If President Barack Obama wants to move more quickly to normalise ties with Cuba, it appears he has gained the political space to do so, according to analyses of a major new bipartisan public-opinion poll released here Tuesday by the Atlantic Council.
In an unusual statement, the World Bank’s private-sector arm has threatened to cancel a controversial investment in a Honduran palm oil company that has been implicated in serious human rights abuses, including numerous killings, over the past five years.
Eight years ago, Stephen Rosen, then a top official at the American Israel Public Affairs Committee (AIPAC) and well-known around Washington for his aggressiveness, hawkish views, and political smarts, was asked by Jeffrey Goldberg of the New Yorker magazine whether some recent negative publicity had harmed the lobby group’s legendary clout in Washington.
In what looks to be a clear victory - at least for now - for President Barack Obama, a major effort by the Israel lobby and its most powerful constituent, the American Israel Public Affairs Committee (AIPAC), to pass a new sanctions bill against Iran has stalled in the U.S. Senate.
If people outside the United States are looking for answers why Americans often seem so clueless about the world outside their borders, they could start with what the three major U.S. television networks offered their viewers in the way of news during 2013.
Two years after the last U.S. combat soldiers left Iraq, the past week’s takeover of the western city of Fallujah by the Al-Qaeda-linked Islamic State of Iraq and Syria (ISIS) has refocused Washington’s attention on a country that it had hoped to put permanently in its rear-view mirror.
If U.S. President Barack Obama conceived his foreign policy prospects for 2014 as a popular child’s board game, the snakes he will have to jump over significantly outnumber the ladders that can propel him to success.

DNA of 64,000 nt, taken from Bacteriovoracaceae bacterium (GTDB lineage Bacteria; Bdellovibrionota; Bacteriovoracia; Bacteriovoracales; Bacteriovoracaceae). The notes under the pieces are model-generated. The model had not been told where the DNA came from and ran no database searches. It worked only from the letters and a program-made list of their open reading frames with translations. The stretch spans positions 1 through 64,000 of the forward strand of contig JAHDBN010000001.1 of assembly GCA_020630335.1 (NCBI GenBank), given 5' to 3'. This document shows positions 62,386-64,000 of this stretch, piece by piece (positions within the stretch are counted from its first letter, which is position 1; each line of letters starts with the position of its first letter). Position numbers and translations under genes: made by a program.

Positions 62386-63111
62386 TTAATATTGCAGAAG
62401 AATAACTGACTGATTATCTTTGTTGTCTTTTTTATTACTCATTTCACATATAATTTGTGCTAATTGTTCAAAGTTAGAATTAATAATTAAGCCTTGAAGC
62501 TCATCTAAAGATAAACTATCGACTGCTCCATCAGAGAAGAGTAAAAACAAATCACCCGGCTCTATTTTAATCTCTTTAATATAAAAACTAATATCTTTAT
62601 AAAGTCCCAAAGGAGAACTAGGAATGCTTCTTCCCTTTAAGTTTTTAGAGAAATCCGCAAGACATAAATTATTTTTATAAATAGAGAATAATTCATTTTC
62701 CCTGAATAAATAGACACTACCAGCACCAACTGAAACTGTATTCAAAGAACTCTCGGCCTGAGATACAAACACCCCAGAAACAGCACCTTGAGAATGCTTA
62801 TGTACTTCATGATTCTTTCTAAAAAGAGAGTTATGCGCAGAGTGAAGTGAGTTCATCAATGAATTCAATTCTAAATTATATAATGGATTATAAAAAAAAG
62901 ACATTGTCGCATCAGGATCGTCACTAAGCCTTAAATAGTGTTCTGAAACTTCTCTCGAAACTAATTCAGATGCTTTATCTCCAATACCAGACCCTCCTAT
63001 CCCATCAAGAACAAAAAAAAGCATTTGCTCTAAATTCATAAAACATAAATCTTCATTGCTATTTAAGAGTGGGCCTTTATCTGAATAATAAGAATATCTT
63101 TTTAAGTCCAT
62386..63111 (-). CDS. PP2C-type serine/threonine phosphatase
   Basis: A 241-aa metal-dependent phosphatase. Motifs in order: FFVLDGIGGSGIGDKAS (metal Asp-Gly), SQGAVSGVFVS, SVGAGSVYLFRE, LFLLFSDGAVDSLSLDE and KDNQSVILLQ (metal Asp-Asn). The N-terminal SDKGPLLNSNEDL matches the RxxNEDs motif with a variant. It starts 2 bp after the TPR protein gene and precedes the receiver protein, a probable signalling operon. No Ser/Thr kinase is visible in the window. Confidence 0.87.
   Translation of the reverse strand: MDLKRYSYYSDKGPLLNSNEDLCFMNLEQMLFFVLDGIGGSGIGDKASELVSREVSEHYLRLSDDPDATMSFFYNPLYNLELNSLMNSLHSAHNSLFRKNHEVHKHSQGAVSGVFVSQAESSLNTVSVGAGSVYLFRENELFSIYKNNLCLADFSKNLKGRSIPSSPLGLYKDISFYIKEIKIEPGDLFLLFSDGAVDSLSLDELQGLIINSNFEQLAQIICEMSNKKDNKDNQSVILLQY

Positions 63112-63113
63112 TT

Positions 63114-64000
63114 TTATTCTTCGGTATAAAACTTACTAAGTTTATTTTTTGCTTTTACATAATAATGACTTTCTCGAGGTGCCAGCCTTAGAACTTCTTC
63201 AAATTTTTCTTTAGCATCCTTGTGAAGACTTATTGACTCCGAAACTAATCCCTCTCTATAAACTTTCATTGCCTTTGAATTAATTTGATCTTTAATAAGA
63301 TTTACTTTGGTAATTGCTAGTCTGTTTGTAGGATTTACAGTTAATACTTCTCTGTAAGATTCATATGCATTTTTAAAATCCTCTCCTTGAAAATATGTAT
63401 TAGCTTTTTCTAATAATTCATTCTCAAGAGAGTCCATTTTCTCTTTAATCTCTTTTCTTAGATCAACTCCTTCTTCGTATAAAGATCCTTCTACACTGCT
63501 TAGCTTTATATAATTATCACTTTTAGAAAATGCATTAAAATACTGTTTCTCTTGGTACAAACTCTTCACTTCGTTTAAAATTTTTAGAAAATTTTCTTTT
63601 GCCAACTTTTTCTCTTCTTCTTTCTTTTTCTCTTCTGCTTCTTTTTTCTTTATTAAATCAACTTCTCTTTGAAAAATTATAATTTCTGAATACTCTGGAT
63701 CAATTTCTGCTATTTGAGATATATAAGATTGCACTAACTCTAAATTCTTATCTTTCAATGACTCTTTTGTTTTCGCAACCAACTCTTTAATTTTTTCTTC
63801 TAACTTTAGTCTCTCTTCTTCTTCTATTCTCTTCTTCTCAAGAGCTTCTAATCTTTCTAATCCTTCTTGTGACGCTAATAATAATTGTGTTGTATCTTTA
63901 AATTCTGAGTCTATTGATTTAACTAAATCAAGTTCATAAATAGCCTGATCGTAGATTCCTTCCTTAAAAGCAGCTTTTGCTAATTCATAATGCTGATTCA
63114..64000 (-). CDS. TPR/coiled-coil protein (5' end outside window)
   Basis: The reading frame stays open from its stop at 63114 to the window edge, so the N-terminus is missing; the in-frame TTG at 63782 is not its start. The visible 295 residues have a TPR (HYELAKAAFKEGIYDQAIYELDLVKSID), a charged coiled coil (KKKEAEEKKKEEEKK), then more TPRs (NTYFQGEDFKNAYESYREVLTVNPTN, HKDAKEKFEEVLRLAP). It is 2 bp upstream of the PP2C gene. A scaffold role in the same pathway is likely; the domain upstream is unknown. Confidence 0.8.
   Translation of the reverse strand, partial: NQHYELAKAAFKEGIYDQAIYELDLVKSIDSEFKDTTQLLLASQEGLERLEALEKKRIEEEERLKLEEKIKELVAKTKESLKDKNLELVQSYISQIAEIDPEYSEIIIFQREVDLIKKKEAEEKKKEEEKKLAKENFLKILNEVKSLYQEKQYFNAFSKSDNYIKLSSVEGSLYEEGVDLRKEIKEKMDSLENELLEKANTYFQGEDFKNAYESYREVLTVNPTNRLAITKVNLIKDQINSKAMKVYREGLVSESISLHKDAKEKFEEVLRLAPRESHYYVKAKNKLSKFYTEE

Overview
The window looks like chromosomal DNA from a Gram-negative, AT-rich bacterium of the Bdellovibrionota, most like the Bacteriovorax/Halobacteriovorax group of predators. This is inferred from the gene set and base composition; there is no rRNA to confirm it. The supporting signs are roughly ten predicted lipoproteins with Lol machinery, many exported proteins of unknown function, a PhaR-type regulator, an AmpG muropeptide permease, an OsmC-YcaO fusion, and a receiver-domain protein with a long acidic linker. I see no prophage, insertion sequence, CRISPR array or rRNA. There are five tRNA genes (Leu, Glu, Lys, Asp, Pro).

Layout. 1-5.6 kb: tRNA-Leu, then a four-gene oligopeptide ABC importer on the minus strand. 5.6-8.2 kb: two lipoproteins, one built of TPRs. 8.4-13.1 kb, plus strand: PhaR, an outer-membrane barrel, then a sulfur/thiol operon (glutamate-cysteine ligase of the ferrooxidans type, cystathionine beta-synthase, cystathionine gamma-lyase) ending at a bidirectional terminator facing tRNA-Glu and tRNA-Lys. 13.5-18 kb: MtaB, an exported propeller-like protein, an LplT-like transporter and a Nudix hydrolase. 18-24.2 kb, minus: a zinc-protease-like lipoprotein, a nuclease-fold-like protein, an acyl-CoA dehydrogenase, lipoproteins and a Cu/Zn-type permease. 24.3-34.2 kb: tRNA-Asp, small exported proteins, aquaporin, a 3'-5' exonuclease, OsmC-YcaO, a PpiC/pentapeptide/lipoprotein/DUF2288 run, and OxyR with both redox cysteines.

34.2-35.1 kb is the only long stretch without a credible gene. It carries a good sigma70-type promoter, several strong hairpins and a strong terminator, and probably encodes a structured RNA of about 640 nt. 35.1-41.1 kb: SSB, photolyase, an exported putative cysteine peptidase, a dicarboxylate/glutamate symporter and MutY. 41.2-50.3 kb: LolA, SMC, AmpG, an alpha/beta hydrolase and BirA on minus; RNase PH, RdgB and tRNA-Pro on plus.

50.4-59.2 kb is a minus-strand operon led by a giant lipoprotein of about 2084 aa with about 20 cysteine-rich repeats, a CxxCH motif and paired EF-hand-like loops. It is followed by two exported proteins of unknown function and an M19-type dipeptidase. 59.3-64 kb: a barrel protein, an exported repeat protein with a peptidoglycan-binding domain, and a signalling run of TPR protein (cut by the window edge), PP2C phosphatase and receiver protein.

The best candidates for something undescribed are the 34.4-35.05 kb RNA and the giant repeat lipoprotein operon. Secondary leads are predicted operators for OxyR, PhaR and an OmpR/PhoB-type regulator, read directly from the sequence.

This week’s introduction by a bipartisan group of 26 senators of a new sanctions bill against Iran could result in the biggest test of the political clout of the Israel lobby here in decades.
Three months after averting a military strike against Syria with a last-minute deal to deprive it of its chemical weapons arsenal, U.S. policy toward the world's most violent conflict appears increasingly at sea.
Enhanced efforts to fight malaria have saved an estimated 3.3 million lives and nearly halved the disease's global mortality rate since 2000, according to the latest edition of the World Health Organisation's (WHO) annual "World Malaria Report", released Wednesday.
Ten days after the signing in Geneva of a groundbreaking deal on Iran’s nuclear programme, the agreement appears safe from any serious attack by the strongly pro-Israel U.S. Congress, at least for the balance of 2013.
For the first time since the end of the Vietnam War, both the U.S. public and the foreign policy elite see Washington as playing a less important and powerful role in the world than it did a decade before, according to the latest quadrennial survey released here Tuesday by the Council on Foreign Relations (CFR) and the Pew Research Centre.
The gap in health standards between the world’s poorest countries and the more advanced middle-income nations could close by the year 2035, according to a major new report published Tuesday by Britain’s The Lancet medical journal.
From the Middle East to the East China Sea, the last week’s events have offered a particularly vivid example of the much-heralded shift in foreign policy priorities under the administration of President Barack Obama.
Despite strenuous objections by Israeli Prime Minister Benjamin Netanyahu and mostly Republican lawmakers here, the new accord between the Iran and the U.S. and five other major powers on Tehran’s nuclear programme appears to be gaining support here and abroad.